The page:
The State of Arts Funding…

Changing the National Lottery taxation to Gross Profits Tax could release, on estimate, a further £270 million of extra funding.

This is one of the principles of the Liberal Democrat’s arts manifesto ‘The Power of Creativity’.  Alongside this they profess to maintain current levels of investment for the arts and creative industries, heralding it as “good value for money” and to review the Arts Council England’s funding practice with the aim of improving the distribution of funding to greater benefit the regions outside of London.  The manifesto, launched by Shadow Culture, Media and Sport Secretary, Don Foster a few weeks ago, makes for very promising reading, pledging to “raise the status of the arts across national government” for its value and importance to tourism.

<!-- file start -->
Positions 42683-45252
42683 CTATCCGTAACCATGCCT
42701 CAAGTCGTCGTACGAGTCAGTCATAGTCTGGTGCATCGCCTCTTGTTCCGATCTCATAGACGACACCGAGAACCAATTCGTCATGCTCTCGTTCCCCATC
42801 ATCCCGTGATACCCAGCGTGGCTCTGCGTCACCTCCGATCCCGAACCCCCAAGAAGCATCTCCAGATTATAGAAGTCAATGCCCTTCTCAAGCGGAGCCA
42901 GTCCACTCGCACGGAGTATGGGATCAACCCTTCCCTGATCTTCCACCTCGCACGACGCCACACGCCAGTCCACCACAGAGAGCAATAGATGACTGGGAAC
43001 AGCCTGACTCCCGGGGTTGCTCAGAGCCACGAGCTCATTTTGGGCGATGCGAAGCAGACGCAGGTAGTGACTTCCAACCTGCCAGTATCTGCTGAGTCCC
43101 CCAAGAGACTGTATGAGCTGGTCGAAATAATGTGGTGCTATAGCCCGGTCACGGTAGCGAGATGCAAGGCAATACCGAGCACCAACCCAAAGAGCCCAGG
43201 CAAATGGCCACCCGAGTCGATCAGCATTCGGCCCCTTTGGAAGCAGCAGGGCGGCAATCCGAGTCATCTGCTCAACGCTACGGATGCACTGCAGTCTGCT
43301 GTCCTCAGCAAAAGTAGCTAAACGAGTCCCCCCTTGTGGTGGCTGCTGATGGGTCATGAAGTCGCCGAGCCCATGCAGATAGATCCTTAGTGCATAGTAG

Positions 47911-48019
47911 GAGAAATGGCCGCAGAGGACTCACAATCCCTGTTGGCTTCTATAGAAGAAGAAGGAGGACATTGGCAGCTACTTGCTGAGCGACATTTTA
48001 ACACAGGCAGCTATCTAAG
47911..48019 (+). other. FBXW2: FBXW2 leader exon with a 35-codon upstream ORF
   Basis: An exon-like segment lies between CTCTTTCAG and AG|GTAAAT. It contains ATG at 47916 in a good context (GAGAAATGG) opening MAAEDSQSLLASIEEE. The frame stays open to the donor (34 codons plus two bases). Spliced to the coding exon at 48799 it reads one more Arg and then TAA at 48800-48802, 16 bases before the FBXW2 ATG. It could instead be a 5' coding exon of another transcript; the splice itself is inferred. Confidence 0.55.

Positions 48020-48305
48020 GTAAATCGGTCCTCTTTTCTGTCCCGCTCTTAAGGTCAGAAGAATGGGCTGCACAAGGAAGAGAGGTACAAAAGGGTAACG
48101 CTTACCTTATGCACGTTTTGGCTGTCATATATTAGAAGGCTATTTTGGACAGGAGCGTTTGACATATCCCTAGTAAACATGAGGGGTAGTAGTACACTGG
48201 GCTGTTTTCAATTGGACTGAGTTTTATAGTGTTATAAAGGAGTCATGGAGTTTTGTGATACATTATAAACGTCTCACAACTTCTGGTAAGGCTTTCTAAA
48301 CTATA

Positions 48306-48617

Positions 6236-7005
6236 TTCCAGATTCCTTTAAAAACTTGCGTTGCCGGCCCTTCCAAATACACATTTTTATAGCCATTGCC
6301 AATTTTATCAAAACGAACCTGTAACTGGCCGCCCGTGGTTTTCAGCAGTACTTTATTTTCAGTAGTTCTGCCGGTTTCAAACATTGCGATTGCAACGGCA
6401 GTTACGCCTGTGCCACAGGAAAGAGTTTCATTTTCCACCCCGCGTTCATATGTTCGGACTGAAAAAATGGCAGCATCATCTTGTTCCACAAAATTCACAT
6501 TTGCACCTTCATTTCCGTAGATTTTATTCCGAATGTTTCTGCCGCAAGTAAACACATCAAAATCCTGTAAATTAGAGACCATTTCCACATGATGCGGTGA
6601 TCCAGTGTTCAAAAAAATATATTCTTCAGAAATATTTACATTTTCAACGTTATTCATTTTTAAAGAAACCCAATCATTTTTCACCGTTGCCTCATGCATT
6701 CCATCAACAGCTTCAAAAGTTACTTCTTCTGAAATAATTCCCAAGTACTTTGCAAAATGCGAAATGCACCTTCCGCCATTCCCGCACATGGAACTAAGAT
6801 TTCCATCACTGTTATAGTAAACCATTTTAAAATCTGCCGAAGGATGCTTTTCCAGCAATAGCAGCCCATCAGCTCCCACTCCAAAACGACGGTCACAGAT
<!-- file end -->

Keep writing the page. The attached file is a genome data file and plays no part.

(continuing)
Yesterday, The Stage reported that local authorities are warning that the arts face funding cuts of ‘as much as 20%’.  “After the Downturn”, a report written by the Society of Local Authority Chief Executives and the Chartered Institute of Public Finance and Accountancy, states that reductions of between 7.5% and 15% in public spending in 2011-14 are likely, with “unprotected services”, which includes the arts and culture, facing cuts of 20% or more to support the ring-fencing of health and education.  However, as the Conservatives launch their arts manifesto promising “secure, long-term funding for the arts, based on the mixed economy and the arm’s length principle”, they accuse the Labour Party of not giving the arts “the priority they deserve”.  Labour is yet to publish a manifesto outlining their arts and culture priorities.

It occurs to me that the subsidized arts in the UK are too heavily reliant on funding from the National Lottery.  However, in light of these current happenings, I am nonetheless becoming increasingly concerned about the future of arts funding and the National Lottery may indeed be our most secure funding stream for the coming years.

theatreJunki © 2010


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